Left to right: Citation recipients John Lawson, Virginia Tech ’75, Alan D. Wilson, Tennessee ’79, Charles E. Amato, Sam Houston ’70, Patrick Lawler, Memphis ’77
At the Arete Awards Luncheon at the Grand Chapter Conclave in Nashville, Tenn., brothers were recognized for achieving excellence in their careers, their chapter housing initiatives, and in the case of two recent graduates, their commitment to each other and pursuit of greatness.
Sigma Phi Epsilon Citation recipients
Four distinguished alumni were recognized for their examples of consistent excellence and remarkable achievement in the workplace.
Charles E. Amato, Sam Houston ’70, is co-founder of Southwest Business Corporation (SWBC) and has been the company’s chairman since 1976. He is heavily involved in the Texas business community and is an inductee of the Texas Business Hall of Fame. He has served as chairman of the Texas State University Board of Regents, chairman of the Board of Trustees at the University of the Incarnate Word, and chairman of the Children’s Miracle Network Hospitals. He is also a generous supporter of United Way, the American Heart Association, Jr. Achievement and Sigma Phi Epsilon.
Patrick Lawler, Memphis ’77, is founder and CEO of Youth Villages, a private nonprofit dedicated to helping emotionally and behaviorally troubled children and their families. Lawler’s $200 million organization serves more than 23,000 families in 70 locations across 20 states each year. He is a member of the Society of Entrepreneurs, an annual lecturer at Harvard and Columbia, and was recognized as one of “America’s Best Leaders” by U.S. News & World Report.
John Lawson, Virginia Tech ’75, is CEO of W. M. Jordan Company, the largest construction company in Virginia. He is a 15-year board member of the Children’s Hospital of the King’s Daughters and has been honored with the Lenora Mathews Lifetime Achievement Award from Volunteer Hampton Roads and the United Way Volunteer of the Year Award. He is a lifelong donor to Virginia Tech. The Myers-Lawson School of Construction at Virginia Tech was named in his honor.
Alan D. Wilson, Tennessee ’79, is chairman, president and CEO of McCormick and Company, the world’s largest spice provider. After serving as a U.S. Army Captain, he held progressively responsible positions at Proctor and Gamble. At McCormick, he more than doubled the company’s market value. He supports Family Tree, an organization for the prevention of child abuse, and in 2013 was named the United Way of Central Maryland’s Philanthropists of the Year. He is a generous donor to the University of Tennessee and his beloved Tennessee Alpha Chapter.
The Virginia Tech AVC and Cincinnati AVC were both recognized for recent housing initiatives that left their chapters better housed and better positioned for future success.
Virginia Tech AVC
The newly completed $5 million Virginia Kappa home sits adjacent to Virginia Tech’s golf course. It is designed to foster an educational environment for its residents, members and visitors. The house has a 120-person classroom, multiple study spaces, a conference room for collaboration and presentations, and a dedicated library for quiet work.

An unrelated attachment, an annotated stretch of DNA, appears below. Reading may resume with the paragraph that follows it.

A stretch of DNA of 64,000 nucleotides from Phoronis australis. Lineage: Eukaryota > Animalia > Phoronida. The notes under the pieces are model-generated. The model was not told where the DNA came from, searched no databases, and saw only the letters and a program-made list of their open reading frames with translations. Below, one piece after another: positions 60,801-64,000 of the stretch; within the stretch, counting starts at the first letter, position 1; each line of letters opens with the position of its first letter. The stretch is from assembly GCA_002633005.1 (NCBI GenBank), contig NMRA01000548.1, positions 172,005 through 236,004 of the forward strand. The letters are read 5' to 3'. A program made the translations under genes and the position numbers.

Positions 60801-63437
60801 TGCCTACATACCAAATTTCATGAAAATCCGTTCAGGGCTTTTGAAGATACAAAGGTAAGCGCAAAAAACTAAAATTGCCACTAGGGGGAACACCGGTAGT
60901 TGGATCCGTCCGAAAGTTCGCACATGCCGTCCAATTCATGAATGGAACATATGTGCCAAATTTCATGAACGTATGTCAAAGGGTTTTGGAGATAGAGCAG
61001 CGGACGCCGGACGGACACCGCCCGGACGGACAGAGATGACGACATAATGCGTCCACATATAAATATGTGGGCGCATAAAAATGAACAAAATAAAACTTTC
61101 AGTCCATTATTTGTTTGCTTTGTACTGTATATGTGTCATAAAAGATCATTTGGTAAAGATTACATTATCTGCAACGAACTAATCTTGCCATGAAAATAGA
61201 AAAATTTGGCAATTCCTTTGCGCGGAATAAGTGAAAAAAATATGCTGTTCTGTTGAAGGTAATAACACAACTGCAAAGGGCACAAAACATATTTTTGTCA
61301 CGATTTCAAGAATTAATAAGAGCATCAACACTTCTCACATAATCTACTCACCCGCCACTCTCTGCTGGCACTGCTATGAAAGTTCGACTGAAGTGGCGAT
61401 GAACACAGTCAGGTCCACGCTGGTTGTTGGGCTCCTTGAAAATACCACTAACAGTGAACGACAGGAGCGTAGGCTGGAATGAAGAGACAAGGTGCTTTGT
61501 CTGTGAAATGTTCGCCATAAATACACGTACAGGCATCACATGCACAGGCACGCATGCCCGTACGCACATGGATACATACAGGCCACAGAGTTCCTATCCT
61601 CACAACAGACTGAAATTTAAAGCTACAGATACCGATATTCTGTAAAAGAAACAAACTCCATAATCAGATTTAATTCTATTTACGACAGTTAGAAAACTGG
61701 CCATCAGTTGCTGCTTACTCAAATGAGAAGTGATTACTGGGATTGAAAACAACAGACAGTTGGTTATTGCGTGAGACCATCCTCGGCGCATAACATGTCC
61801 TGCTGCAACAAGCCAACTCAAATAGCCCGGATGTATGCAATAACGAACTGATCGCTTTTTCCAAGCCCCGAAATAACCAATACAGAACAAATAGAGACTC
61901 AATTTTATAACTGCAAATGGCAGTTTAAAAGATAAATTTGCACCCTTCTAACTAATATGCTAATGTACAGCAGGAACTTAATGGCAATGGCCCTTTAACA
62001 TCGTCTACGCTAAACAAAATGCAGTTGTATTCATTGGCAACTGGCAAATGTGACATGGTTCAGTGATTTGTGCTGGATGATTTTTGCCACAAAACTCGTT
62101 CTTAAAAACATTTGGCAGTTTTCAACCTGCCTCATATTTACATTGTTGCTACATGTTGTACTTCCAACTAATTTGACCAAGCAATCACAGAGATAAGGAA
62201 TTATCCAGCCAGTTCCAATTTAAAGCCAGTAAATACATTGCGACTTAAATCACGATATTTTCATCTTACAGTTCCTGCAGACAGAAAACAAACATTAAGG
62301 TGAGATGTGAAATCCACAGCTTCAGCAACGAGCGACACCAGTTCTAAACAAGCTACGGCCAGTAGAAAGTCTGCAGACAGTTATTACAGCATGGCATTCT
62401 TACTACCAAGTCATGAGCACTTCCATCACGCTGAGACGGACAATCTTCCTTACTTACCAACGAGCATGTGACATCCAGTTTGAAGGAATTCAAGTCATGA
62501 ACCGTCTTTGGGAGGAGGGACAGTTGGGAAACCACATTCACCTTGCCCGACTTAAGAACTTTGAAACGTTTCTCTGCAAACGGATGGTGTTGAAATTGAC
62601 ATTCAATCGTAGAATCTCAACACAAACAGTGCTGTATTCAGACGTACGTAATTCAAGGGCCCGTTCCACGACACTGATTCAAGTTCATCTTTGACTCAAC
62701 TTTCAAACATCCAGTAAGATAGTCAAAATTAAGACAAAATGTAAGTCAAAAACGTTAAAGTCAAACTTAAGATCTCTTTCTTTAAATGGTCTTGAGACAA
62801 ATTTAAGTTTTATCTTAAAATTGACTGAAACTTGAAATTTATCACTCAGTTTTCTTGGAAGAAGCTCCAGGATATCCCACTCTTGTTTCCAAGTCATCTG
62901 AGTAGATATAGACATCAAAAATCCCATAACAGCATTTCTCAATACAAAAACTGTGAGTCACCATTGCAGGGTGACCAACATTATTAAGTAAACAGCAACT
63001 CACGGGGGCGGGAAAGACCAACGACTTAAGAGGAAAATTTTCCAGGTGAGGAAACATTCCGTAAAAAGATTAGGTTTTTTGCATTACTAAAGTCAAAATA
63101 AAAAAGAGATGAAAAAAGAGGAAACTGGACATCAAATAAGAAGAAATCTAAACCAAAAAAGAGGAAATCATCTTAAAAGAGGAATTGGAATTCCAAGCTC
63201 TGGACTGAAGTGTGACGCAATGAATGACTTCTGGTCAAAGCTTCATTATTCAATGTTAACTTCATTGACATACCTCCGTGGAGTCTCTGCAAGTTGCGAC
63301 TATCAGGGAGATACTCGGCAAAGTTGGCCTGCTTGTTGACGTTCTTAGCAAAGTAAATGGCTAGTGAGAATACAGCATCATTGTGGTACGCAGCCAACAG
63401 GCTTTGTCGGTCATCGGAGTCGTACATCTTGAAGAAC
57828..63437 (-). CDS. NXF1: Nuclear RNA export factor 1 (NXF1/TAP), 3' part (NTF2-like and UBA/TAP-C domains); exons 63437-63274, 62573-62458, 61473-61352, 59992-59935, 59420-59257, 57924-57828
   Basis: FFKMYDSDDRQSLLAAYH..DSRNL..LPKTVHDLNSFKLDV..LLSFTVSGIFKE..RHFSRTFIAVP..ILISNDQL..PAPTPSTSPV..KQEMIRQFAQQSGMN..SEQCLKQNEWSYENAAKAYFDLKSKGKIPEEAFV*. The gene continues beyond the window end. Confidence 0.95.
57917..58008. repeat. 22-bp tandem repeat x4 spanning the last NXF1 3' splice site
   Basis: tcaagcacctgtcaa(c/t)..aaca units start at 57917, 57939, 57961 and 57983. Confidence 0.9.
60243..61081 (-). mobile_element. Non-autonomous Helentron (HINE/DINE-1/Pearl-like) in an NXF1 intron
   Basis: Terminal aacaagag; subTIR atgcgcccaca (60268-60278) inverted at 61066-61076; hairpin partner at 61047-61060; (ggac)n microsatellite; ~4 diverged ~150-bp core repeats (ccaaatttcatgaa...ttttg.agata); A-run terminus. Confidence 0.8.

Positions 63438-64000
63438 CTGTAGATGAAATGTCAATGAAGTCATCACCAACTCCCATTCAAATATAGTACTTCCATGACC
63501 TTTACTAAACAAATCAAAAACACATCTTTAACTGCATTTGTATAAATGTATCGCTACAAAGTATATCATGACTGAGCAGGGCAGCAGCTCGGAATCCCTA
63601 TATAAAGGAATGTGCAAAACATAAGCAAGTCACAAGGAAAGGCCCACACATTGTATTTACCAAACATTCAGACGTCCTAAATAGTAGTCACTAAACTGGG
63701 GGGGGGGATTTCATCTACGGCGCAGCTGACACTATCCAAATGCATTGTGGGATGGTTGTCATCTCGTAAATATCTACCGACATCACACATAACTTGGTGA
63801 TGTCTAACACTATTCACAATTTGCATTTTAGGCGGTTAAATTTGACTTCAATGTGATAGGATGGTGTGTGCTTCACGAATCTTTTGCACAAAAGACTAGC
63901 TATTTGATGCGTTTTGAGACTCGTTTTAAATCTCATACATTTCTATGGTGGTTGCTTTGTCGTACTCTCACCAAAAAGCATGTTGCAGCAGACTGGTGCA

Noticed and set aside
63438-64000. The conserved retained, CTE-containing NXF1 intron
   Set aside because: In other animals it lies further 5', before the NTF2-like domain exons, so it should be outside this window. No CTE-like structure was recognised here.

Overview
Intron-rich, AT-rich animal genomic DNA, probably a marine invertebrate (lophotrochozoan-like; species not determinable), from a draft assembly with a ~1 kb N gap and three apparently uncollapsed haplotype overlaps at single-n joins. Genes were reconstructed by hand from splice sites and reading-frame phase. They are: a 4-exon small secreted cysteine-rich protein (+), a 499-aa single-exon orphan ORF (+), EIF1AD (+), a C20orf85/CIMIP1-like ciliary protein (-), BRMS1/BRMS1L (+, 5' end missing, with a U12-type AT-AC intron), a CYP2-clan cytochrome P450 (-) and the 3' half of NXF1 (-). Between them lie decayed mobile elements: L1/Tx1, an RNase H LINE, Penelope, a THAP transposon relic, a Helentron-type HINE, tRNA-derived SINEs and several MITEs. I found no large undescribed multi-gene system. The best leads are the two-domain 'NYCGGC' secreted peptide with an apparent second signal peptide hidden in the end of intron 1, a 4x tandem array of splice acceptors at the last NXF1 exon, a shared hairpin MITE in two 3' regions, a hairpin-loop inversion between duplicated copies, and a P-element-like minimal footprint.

The Virginia Tech Chapter will recolonize this fall. Already, the AVC has recruited three faculty fellows from the Myers-Lawson School of Construction, and they are partnering with the leadership school to support the chapter’s Balanced Man Program.
2015 Citation recipient John Lawson, Virginia Tech ‘75, drove the effort along with AVC President Todd Lewers, ‘78, Vice President of Housing Bill Thomas, ‘72, and District Governor Ed Bishop, ‘73.
When John Abraham, Cincinnati ’77, realized his chapter’s aging facility was no longer meeting the needs of the undergraduates, he and the Ohio Theta alumni sprang into action along with AVC President Rey Medina, ‘99, and alumnus Dean Lutton, ‘01.
The AVC raised $1.3 million to fund the project, including $50,000 from the undergraduates themselves. The facility includes a 150-person classroom, multiple dedicated study rooms, and 13 additional beds, raising the house’s capacity to 49 brothers. In spring 2015, the classroom was used to host a University-accredited economics course.
The Ohio Theta Chapter also won their 14th consecutive Buchanan Cup this Conclave.
The Clayton-Doud Award
University of South Carolina brothers Max Fowler, ’15, and Zach Knight, ’14, were named the recipients of the Clayton-Doud Award. The biannual scholarship is awarded to SigEps who exemplify the Fraternity’s charge to help fellow brothers in their time of need.
Fowler and Knight joined SigEp together in 2011 and supported one another during a critical time in their chapter’s history. Working together, they reversed a negative culture of hazing and reckless behavior in their chapter and put the chapter back on track. See their story—The truth about pledging.
Brothers Max Fowler, South Carolina ’15, (center left) and Zach Knight, South Carolina ’14 (center right)